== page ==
In Chicago hundreds of people gathered at Union Park for a rally before marching downtown, where their numbers grew. Construction workers, local politicians and community organizers mingled at the park, often breaking into chants of “Sí, se puede” (“yes, we can”). The event was coordinated quickly by Arise Chicago, a local workers’ rights organization, and was co-sponsored by the Chicago Community and Worker’s Rights center and Organized Communities Against Deportations. Shelly Ruzicka, the communications and development director for Arise Chicago, says the event came about through “very grassroots and organic movement.”
“We were hearing both from our own member-workers and from workers we didn’t know who were calling us, saying, you know, ‘We heard about this Day Without Immigrants, kind of spring[ing] up organically online and we want to do something,'” she says. “For us, it was really creating that space for people to meet together, to have that collective space, raise a collective voice, feel like they weren’t just giving voice to their employers or the economy or society writ large, but to really have an outlet to have that much bigger presence.”
At many of Thursday’s protests around the country, youth made up a large portion of the crowd. More than 50,000 students did not attend Chicago Public Schools on Thursday, according to DNAinfo. The LA Times reported that 3,000 more students than usual were absent from Los Angeles Unified Schools. About 9,000 students were absent that day in LA County’s Long Beach School District and American University radio reported that in Washington, DC, at least two schools closed for the day.
Ruzicka from Arise Chicago says she hopes Thursday’s protest helped assuage some of the community’s fears. “People are afraid of what they’re hearing, but they also know we can come together and make our voices heard,” she says.
“Know Your Rights, Know Your Power”
Many immigrant-rights’ groups have refocused “Know Your Rights” workshops that were already in place, in response to Trump’s policies. Asian Americans Advancing Justice | Chicago has refocused its workshops to “Know Your Rights, Know Your Power.” The curriculum teaches participants what to do if they are stopped by local or federal agents but also “adds an element of being proactive,” says Brandon Lee, the group’s communications and research coordinator. “A big message behind the ‘Know Your Rights, Know Your Power’ is: community is protection is power,” he says. “Being in community and building community is connected with safety. There’s safety in those numbers, and there’s power in those numbers.”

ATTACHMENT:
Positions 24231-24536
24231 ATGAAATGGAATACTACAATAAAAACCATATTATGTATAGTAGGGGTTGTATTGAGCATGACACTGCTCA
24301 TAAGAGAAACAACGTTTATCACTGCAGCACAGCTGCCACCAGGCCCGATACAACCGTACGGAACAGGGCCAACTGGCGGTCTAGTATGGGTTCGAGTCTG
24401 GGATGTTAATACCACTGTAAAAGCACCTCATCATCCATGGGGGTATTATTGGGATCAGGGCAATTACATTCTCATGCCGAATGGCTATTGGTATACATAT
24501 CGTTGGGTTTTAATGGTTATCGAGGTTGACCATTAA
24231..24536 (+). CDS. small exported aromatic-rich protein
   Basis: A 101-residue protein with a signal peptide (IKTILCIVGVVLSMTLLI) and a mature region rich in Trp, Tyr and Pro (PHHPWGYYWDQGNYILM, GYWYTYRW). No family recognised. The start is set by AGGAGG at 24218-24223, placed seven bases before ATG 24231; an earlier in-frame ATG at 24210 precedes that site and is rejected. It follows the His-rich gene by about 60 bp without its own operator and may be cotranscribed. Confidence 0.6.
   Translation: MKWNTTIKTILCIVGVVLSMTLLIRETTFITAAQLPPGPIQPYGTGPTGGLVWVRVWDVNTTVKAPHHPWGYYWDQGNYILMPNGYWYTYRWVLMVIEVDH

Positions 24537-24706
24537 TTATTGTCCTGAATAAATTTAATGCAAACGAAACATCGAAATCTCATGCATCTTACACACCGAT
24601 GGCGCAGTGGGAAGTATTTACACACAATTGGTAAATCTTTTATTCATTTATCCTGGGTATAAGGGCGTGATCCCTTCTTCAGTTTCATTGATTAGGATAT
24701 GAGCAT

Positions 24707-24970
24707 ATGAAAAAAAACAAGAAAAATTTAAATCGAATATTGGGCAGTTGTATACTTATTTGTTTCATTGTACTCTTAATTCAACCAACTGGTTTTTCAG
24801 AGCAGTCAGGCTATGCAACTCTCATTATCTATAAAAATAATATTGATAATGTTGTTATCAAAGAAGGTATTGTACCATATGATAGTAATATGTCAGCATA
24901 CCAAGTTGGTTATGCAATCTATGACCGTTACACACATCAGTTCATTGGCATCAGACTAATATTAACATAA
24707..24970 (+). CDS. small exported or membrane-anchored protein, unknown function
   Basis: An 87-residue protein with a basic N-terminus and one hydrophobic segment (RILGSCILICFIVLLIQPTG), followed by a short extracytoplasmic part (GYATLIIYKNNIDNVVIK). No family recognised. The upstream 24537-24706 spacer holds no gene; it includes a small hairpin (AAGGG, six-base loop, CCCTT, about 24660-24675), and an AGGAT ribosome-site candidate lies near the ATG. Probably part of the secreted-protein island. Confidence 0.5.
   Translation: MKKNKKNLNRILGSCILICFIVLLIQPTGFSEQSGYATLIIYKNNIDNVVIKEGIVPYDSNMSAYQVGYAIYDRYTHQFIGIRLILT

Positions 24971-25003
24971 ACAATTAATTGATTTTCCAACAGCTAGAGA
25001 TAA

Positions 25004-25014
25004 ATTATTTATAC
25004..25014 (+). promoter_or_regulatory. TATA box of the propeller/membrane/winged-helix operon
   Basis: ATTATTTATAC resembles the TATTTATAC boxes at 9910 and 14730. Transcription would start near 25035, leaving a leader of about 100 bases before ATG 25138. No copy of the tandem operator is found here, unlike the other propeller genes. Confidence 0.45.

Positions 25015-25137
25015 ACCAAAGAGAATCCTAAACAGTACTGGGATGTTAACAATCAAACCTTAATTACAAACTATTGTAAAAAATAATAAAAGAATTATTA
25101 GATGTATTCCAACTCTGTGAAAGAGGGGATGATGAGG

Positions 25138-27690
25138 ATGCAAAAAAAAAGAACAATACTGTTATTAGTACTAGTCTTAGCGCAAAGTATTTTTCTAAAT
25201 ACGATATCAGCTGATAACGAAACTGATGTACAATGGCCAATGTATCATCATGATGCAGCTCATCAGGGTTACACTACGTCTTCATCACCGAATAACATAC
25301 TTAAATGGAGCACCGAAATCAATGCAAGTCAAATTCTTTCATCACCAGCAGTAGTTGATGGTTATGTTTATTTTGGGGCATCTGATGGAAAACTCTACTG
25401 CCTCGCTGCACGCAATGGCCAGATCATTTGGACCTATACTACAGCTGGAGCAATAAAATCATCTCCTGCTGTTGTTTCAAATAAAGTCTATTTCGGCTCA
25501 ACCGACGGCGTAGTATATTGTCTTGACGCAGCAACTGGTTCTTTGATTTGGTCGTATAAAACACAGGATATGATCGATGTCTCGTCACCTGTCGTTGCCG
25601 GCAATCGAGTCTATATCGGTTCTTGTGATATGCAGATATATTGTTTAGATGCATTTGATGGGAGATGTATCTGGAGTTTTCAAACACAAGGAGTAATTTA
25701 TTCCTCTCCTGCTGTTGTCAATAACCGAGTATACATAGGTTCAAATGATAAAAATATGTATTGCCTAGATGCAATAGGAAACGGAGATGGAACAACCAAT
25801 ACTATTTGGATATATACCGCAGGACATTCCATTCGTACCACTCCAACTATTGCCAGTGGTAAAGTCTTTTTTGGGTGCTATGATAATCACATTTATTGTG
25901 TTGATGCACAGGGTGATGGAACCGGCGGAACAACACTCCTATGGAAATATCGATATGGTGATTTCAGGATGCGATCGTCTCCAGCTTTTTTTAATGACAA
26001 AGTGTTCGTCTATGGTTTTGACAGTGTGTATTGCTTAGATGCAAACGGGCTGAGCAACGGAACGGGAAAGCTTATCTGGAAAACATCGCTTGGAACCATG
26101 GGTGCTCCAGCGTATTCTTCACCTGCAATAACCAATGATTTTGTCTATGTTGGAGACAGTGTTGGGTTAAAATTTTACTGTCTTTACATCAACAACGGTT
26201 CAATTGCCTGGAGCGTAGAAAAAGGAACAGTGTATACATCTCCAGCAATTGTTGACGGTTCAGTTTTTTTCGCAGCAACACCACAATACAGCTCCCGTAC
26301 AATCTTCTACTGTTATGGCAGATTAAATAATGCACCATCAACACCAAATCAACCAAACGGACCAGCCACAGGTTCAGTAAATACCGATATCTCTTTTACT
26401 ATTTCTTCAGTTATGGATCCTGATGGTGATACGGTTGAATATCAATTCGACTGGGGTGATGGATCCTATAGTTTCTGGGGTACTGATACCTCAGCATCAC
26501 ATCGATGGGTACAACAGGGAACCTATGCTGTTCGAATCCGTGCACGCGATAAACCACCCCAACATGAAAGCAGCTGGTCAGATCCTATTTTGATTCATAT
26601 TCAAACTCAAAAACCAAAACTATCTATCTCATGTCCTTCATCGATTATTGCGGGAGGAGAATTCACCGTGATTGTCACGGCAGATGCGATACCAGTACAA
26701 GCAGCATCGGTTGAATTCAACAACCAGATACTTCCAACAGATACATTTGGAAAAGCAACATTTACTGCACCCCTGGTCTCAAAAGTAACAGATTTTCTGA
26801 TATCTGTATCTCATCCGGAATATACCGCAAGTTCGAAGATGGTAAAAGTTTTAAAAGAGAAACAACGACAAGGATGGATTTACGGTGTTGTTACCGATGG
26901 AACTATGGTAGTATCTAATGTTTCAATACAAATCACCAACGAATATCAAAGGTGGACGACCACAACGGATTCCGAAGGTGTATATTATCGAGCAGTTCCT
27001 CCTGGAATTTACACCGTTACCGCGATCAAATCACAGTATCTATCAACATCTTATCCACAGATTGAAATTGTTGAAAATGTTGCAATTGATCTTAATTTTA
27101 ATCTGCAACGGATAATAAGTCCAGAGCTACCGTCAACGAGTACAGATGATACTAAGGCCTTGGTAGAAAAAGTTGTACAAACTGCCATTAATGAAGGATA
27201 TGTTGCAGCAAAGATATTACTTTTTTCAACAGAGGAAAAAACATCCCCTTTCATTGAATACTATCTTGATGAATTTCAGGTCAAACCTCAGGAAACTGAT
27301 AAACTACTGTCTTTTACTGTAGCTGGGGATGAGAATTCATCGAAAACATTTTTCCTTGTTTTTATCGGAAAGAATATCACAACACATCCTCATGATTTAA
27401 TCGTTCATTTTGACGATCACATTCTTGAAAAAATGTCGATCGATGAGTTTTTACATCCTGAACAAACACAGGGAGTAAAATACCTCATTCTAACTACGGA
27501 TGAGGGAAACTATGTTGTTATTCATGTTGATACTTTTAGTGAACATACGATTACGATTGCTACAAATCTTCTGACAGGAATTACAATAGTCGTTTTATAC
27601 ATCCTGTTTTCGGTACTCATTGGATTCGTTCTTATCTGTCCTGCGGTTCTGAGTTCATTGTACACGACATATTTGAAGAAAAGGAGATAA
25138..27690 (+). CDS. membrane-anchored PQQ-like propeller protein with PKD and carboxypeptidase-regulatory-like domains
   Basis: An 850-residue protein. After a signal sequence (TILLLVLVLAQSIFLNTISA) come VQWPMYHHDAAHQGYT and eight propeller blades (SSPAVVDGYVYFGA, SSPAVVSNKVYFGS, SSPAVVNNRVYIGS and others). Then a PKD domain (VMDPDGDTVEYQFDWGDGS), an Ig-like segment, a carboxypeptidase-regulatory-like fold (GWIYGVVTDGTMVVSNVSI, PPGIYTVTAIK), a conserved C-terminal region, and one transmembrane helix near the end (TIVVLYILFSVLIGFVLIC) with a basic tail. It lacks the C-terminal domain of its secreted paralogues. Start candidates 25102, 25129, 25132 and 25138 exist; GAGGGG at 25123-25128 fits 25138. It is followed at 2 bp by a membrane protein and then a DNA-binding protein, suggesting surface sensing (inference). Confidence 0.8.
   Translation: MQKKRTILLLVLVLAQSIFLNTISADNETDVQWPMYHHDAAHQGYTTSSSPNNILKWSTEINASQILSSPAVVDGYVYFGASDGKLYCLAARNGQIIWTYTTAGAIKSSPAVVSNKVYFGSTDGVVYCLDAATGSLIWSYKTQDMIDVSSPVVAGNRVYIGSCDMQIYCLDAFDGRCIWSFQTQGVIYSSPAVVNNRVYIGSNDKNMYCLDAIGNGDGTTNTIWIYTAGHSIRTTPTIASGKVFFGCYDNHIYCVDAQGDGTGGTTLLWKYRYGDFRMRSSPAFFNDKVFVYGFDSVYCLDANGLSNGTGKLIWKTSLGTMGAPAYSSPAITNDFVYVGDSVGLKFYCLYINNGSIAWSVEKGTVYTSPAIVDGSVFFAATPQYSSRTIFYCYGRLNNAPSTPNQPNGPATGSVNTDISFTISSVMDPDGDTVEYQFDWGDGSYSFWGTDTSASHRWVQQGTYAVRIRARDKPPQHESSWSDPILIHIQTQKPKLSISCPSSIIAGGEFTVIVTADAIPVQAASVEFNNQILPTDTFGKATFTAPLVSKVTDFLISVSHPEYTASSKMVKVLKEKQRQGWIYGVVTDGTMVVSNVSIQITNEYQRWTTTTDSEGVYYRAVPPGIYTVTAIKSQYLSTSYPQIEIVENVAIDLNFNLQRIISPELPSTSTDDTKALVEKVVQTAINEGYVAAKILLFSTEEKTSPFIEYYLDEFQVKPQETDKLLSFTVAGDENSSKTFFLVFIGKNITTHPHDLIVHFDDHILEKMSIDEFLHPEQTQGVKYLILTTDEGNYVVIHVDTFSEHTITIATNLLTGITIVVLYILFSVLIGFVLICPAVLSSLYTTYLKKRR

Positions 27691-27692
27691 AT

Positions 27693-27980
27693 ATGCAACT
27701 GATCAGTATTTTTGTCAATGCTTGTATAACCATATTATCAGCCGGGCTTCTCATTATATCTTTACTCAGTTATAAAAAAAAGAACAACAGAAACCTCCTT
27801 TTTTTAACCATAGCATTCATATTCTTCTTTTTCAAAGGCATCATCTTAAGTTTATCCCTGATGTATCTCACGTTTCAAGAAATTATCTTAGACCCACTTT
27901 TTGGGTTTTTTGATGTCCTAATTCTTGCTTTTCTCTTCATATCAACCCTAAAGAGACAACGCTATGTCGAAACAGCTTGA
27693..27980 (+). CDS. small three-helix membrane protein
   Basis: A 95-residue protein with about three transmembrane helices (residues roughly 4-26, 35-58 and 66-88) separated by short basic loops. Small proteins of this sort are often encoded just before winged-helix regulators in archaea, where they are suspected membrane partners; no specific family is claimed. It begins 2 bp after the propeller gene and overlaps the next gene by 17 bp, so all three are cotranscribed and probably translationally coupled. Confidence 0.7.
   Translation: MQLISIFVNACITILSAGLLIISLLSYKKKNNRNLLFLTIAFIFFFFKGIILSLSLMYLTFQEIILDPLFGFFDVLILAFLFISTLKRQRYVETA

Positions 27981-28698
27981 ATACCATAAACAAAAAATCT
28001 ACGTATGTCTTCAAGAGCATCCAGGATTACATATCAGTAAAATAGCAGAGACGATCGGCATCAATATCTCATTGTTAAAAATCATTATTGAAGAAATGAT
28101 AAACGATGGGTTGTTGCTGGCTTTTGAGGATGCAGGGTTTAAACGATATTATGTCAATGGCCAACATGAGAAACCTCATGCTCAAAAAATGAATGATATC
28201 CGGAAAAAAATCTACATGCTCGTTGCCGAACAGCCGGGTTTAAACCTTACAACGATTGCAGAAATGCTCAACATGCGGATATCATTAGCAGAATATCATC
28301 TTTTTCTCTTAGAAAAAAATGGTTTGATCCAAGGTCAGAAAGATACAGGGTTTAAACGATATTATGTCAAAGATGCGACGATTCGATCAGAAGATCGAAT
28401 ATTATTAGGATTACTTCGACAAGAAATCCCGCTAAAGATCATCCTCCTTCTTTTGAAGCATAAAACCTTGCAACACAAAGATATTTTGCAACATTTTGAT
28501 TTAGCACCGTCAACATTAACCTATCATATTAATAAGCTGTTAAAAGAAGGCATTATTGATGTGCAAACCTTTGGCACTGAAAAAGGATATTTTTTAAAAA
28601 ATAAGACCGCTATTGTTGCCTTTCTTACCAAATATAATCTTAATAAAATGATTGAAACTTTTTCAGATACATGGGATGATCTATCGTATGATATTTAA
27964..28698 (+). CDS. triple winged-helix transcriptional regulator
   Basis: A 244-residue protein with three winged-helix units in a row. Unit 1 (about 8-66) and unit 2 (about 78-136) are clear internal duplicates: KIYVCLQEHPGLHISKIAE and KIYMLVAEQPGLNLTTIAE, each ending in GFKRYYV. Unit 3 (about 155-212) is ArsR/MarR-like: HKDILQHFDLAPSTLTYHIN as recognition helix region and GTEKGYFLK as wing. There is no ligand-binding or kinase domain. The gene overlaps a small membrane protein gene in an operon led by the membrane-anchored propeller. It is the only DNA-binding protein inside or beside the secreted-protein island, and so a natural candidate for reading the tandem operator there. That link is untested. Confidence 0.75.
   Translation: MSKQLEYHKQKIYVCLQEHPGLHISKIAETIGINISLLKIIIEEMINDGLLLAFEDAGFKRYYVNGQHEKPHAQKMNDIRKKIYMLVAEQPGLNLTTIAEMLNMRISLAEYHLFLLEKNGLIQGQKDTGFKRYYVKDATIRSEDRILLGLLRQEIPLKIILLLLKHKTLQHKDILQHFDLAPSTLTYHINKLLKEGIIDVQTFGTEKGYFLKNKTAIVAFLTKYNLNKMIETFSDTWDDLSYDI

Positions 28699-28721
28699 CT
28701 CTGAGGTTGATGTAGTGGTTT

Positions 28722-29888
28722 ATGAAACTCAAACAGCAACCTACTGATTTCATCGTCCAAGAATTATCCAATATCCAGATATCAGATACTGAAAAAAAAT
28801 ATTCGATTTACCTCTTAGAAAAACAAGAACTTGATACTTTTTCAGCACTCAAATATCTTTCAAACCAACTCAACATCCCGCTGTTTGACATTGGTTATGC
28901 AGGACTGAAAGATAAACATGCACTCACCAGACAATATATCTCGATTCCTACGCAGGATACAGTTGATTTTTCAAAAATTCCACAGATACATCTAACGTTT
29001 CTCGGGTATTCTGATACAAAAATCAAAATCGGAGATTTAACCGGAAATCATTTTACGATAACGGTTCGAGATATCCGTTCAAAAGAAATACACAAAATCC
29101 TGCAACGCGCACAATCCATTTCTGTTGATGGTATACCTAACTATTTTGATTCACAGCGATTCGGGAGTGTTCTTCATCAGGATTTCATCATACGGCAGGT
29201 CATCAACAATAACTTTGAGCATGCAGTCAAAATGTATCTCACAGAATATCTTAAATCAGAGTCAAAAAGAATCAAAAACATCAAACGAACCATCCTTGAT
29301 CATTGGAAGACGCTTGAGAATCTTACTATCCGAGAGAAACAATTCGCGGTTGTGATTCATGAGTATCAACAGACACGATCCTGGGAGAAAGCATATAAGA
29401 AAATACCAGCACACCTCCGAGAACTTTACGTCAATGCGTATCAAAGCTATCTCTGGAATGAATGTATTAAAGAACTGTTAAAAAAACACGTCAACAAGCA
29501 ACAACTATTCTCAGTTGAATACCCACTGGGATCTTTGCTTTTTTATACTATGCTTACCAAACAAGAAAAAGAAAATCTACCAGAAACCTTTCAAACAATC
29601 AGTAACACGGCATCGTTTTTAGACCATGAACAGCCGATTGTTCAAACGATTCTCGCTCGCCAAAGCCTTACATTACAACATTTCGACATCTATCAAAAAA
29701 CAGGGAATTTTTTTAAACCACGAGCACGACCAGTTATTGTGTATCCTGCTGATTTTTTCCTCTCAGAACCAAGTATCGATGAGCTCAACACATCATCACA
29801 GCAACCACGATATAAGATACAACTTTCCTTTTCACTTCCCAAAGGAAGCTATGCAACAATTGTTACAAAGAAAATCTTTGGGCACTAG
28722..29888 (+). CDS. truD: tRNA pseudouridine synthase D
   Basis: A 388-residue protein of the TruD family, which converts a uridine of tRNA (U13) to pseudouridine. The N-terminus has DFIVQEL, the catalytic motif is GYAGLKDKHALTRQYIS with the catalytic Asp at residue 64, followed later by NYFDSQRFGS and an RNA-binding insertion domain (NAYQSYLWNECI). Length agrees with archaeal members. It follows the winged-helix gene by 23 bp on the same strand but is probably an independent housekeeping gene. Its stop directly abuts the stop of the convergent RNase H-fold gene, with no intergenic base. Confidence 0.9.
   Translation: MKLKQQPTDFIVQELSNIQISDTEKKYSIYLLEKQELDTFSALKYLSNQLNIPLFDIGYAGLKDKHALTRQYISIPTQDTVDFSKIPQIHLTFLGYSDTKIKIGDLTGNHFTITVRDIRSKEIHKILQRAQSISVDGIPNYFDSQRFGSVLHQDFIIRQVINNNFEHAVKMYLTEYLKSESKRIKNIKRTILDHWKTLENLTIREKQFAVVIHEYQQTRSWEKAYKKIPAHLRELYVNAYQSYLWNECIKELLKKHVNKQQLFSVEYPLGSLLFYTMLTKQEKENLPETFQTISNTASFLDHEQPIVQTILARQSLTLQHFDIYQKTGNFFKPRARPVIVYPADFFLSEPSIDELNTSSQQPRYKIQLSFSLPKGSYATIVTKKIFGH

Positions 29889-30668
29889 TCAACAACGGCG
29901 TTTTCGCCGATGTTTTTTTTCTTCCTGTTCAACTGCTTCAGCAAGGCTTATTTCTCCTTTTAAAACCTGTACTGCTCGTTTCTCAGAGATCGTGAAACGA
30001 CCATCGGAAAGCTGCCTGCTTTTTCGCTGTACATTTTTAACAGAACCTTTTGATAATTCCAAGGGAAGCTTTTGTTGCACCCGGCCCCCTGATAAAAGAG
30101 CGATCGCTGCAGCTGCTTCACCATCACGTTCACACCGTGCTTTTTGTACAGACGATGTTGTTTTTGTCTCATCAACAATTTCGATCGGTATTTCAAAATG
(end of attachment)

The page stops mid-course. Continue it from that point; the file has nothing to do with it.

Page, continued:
United We Dream has been swift to respond to Trump’s executive actions. Organizers with the group are actively working on the case of Daniel Ramirez Medina, a DACA beneficiary in Washington state who was taken into custody by ICE during a raid on his father’s home on February 10. Ramirez remains in custody. United We Dream is circulating a petition to DHS Secretary John Kelly asking for Ramirez’s immediate release.
On February 17, First Defense Legal Aid in Chicago hosted a panel on “CrImmigration Law” (alluding to how the law criminalizes immigrants). Free and open to the community, the panel convened local experts to share information on immigrants’ rights and the nuances of Chicago’s status as a sanctuary city. Theoretically, police in sanctuary cities do not keep suspected undocumented immigrants in jail in order for federal authorities to evaluate their immigration status. But this policy is not always put in practice.
“In Chicago, the police, our police are not supposed to be policing immigration status,” says Eliza Solowiej, executive director at First Defense. “But our Chicago police are not supposed to do a lot of other things that it’s been shown that they do.” Solowiej says she has seen instances where undocumented immigrants in Chicago police custody have had their status leaked to federal agents.
How to Resist
Many organizations noted an uptick in calls for information and advocacy in recent weeks, meaning that volunteers are needed more than ever. There are plenty of ways to get involved in resisting the administration’s targeted attacks on immigrants and communities of color, from organizing events to volunteering to answer hotline calls to directly protecting immigrants at risk of being deported.
Shelly Ruzicka of Arise Chicago suggests finding a community organization to get involved with. “Turn to the groups for something that you’re passionate about, whether it’s connecting to your own identity or something that you care about, and really connect,” she says.
Asian Americans Advancing Justice | Chicago is spearheading a social media campaign, 100 Days of Resistance. Participants are invited to share how they are resisting online using the hashtag #100DaysOfResistance. The organization also has a calendar on its website tracking local actions that people can take part in, as well as a toolkit offering practical advice on political organizing. Brandon Lee, the group’s communications and research coordinator, says that working with other communities is vital to the fight.
“Sometimes it can seem a little hopeless, right?” Lee asks. “But try to remember that part of resistance is not only being proactive but really leaning into the idea of community. And not only within the Asian American community, but within the Latino community as well.”
United We Dream has also launched a social media campaign for allies to easily get involved. Text “HereToStay” to 877877 and make a pledge to show up for immigrants in your community. Participants will be notified when there is action needed locally, whether it’s at a rally, a city council meeting where anti-immigrant policies are being discussed, or a raid. “It’s basically a network of allies saying, ‘I’m going to stand up in this moment when there is so much hatred,'” says organizer Julieta Garibay. “‘I want to show up for immigrants with love and show them that they’re not alone.'”